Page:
Enter Helena.

[Exit Steward.

Count. Ev'n fo it was with me, when I was young;

If we are nature's, thefe are ours: this thorn

Doth to our rofe of youth rightly belong;

Our blood to us, this to our blood, is born;

(8) Fortune, fh: faid, was no goddess, &c. Love, no god, &c. complain'd against the Queen of virgins, &c.] This paffage ftands thus in the old copies.

Love, no god, that would not extend his might only where qualities" were level, Queen of virgins, that would fuffer her poor Knight, &c. 'Tis evident to every fenfible reader that fomething must have slip'd out here, by which the meaning of the context is render'd defective. There are no traces for the words, [complain'd against the] which I take to have been first conjecturally fupply'd by Mr. Rowe. But the form of the fentence is intirely alter'd by their infertion; and they, at best, make but a botch. The steward is speaking in the very words he overheard of the young Lady; fortune was no goddess, she said, for one reafon; love no god, for another;---what could the then more naturally fubjoin, than as I have amended in the text?

Diana no Queen of virgins, that would fuffer ber foor Knight to be furpriz'd without rescue, &c.

For in poetical hiftory Diana was as well known to prefide over chafity, as Cupid over love, or Fortune over the change or regulation of our circumftances.



It is the fhow and feal of nature's truth,

Where love's strong paffion is impreft in youth;

By our remembrances of days foregone,

Such were our faults, or then we thought them none. Her eye is fick on't; I obferve her now.

Hel. What is your pleafure, Madam?

Count. Helen, you know, I am a mother to you.

Hel. Mine honourable mistress.

Count. Nay, a mother;

Why not a mother? when I faid a mother,
Methought, you faw a ferpent; what's in mother,
That you start at it? I fay, I'm your mother;
And put you in the catalogue of those,
That were enwombed mine; 'tis often feen,
Adoption ftrives with nature; and choice breeds
A native flip to us from foreign feeds.
You ne'er oppreft me with a mother's groan,
Yet I exprefs to you a mother's care:
God's mercy! maiden, do's it curd thy blood,.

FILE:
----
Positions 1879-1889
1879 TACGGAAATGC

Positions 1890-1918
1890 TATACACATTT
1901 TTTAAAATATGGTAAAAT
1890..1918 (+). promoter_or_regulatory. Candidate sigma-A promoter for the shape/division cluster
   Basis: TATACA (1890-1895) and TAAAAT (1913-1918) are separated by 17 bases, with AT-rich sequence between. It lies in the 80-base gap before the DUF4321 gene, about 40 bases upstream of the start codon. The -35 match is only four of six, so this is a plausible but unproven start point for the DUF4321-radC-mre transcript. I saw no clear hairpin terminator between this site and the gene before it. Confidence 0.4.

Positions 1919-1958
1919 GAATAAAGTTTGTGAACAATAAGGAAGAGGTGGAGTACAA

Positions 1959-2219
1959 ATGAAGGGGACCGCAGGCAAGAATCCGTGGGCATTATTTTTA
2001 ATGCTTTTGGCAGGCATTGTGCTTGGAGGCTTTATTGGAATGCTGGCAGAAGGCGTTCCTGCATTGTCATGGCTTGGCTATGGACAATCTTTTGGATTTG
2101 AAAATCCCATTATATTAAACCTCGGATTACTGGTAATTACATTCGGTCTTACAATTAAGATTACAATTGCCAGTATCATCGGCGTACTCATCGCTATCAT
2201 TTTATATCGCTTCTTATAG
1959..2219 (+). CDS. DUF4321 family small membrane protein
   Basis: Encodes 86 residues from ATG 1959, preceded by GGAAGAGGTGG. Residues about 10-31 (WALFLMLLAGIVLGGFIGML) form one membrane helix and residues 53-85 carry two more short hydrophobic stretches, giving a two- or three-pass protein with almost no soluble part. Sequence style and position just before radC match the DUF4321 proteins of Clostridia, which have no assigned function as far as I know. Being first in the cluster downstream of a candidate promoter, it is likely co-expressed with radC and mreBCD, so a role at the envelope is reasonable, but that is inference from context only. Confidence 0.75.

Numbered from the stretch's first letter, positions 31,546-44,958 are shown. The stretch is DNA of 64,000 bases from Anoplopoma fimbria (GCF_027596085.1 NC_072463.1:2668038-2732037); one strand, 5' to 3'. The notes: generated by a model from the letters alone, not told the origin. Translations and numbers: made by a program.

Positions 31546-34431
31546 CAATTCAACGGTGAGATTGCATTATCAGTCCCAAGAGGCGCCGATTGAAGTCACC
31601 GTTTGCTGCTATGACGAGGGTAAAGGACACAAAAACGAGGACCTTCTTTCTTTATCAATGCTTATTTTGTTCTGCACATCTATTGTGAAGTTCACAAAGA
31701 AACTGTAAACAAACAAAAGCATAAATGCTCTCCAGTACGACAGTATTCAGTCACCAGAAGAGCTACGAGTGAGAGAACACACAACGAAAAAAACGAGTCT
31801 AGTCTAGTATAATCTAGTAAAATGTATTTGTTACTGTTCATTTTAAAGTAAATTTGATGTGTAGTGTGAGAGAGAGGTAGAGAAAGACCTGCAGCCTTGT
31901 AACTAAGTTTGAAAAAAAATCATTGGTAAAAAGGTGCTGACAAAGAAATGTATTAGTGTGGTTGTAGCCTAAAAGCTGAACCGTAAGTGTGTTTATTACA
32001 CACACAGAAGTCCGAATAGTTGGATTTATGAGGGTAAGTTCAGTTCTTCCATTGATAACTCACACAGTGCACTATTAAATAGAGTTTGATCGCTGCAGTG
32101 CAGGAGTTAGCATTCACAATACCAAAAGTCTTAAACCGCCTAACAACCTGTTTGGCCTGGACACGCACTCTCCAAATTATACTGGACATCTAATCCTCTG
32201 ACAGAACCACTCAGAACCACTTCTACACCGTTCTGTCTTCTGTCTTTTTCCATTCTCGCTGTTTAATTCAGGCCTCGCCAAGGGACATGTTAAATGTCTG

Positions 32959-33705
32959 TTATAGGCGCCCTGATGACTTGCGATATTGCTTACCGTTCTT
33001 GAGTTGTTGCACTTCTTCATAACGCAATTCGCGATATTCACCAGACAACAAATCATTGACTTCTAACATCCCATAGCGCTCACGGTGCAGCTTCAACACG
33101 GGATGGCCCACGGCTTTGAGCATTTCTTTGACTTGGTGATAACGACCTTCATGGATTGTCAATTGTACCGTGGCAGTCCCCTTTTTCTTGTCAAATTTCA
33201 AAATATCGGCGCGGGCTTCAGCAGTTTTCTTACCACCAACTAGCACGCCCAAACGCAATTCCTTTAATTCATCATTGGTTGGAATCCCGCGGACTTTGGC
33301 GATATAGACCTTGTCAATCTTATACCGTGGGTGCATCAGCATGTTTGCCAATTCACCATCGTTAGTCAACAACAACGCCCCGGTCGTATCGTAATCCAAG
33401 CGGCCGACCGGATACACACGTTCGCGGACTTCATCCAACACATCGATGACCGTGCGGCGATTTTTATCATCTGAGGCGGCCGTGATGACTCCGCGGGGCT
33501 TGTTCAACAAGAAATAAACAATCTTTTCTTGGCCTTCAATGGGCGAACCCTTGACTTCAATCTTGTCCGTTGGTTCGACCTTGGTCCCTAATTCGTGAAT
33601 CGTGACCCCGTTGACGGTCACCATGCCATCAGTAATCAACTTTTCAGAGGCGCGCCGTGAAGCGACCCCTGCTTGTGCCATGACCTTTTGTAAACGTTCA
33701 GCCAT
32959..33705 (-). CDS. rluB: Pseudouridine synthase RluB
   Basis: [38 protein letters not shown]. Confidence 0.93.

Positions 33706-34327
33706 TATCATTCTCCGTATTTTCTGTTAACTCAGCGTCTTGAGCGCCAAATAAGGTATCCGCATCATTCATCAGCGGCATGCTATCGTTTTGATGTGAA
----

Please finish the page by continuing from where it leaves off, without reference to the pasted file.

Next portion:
To fay, I am thy mother? what's the matter,
That this diftemper'd meffenger of wet,
The many-colour'd Iris, rounds thine eyes?
Why,that you are my daughter?

Hel. That I am not.

Count. I fay, I am your mother.
Hel. Pardon, Madam.

The Count Roufillon cannot be my brother;
I am from humble, he from honour'd name;
No note upon my parents, his all noble.
My mafter, my dear Lord he is; and I.
His fervant live, and will his vaffal die:
He must not be my brother..

Count. Nor I your mother?



Hel. You are my mother, Madam; would you were,
(So that my Lord, your fon, were not my brother)
Indeed, my mother!-or were you both our mothers
I care no more for, than I do for heav'n,

So I were not his fifter: can't no other,'
But I your daughter, he must be my brother?-

Count. Yes, Helen, you might be my daughter-in-law;



God fhield, you mean it not, daughter and mother
So ftrive upon your pulfe! what, pale again?
My fear hath catch'd your fondnefs.-Now I fee (9)
The myft'ry of your loneliness, and find
Your falt tears head; now to all fenfe 'tis grofs,
You love my fon; invention is afham'd,
Against the proclamation of thy paffion,
To fay, thou doft not; therefore tell me true;
But tell me then, 'tis fo. For, look, thy cheeks
Confefs it one to th' other; and thine eyes
See it fo grofly fhown in thy behaviour,
That in their kind they speak it: only fin
And hellifh obftinacy tie thy tongue,

That truth fhould be fufpected; fpeak, is't fo?
If it be fo, you've wound a goodly clew:
If it be not, forfwear't; howe'er, I charge thee,
As heav'n fhall work in me for thine avail,

To tell me truly.

Hel. Good Madam, pardon me.

Count. Do you love my fon?

Hel. Your pardon, noble miftrefs.

Count. Love you my son ?

Hel. Do not you love him, Madam ?

Count. Go not about; my love hath in't a bond,
Now I fee


The myftry of your loveliness, and find

Your falt tears bead:: -].

The mystery of her lovelinef is beyond my comprehenfion: The old Countess is faying nothing ironical, nothing taunting, or in reproach, that this word should find a place here; which it could not, unless farcaftically employ'd, and with fome spleen. I dare warrant, the poet meant, his old Lady should fay no more than this: "I now find

the mystery of your creeping into corners, and weeping, and "pining in fecret". For this reafon I have amended the text, lonelinefs. The fteward, in the foregoing fcene, where he gives the Countess intelligence of Helen's behaviour fays;

Alone he was, and did communicate to herself her own words to her

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The author has ufed the word loneliness, to fgnify a perfon's being alone, again in his Hamlet


We will beftow ourselves read on this book;

That fhew of fuch an exercife may colour
Your loneliness.

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prow fod